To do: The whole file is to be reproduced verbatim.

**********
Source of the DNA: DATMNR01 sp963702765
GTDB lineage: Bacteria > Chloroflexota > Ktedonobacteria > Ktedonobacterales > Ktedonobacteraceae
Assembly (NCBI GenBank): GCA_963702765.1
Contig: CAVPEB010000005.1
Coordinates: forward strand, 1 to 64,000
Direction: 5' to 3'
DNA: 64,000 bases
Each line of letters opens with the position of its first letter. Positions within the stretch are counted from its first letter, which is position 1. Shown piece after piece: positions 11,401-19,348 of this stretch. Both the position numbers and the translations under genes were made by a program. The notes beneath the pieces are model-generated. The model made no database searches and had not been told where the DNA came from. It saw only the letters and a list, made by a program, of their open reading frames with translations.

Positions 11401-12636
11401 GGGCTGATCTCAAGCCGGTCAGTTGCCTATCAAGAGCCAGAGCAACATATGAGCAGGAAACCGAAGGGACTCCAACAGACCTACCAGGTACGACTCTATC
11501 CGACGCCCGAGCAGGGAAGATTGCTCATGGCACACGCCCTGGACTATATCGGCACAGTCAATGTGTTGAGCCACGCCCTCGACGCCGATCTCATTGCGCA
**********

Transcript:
Source of the DNA: DATMNR01 sp963702765
GTDB lineage: Bacteria > Chloroflexota > Ktedonobacteria > Ktedonobacterales > Ktedonobacteraceae
Assembly (NCBI GenBank): GCA_963702765.1
Contig: CAVPEB010000005.1
Coordinates: forward strand, 1 to 64,000
Direction: 5' to 3'
DNA: 64,000 bases
Each line of letters opens with the position of its first letter. Positions within the stretch are counted from its first letter, which is position 1. Shown piece after piece: positions 11,401-19,348 of this stretch. Both the position numbers and the translations under genes were made by a program. The notes beneath the pieces are model-generated. The model made no database searches and had not been told where the DNA came from. It saw only the letters and a list, made by a program, of their open reading frames with translations.

Positions 11401-12636
11401 GGGCTGATCTCAAGCCGGTCAGTTGCCTATCAAGAGCCAGAGCAACATATGAGCAGGAAACCGAAGGGACTCCAACAGACCTACCAGGTACGACTCTATC
11501 CGACGCCCGAGCAGGGAAGATTGCTCATGGCACACGCCCTGGACTATATCGGCACAGTCAATGTGTTGAGCCACGCCCTCGACGCCGATCTCATTGCGCA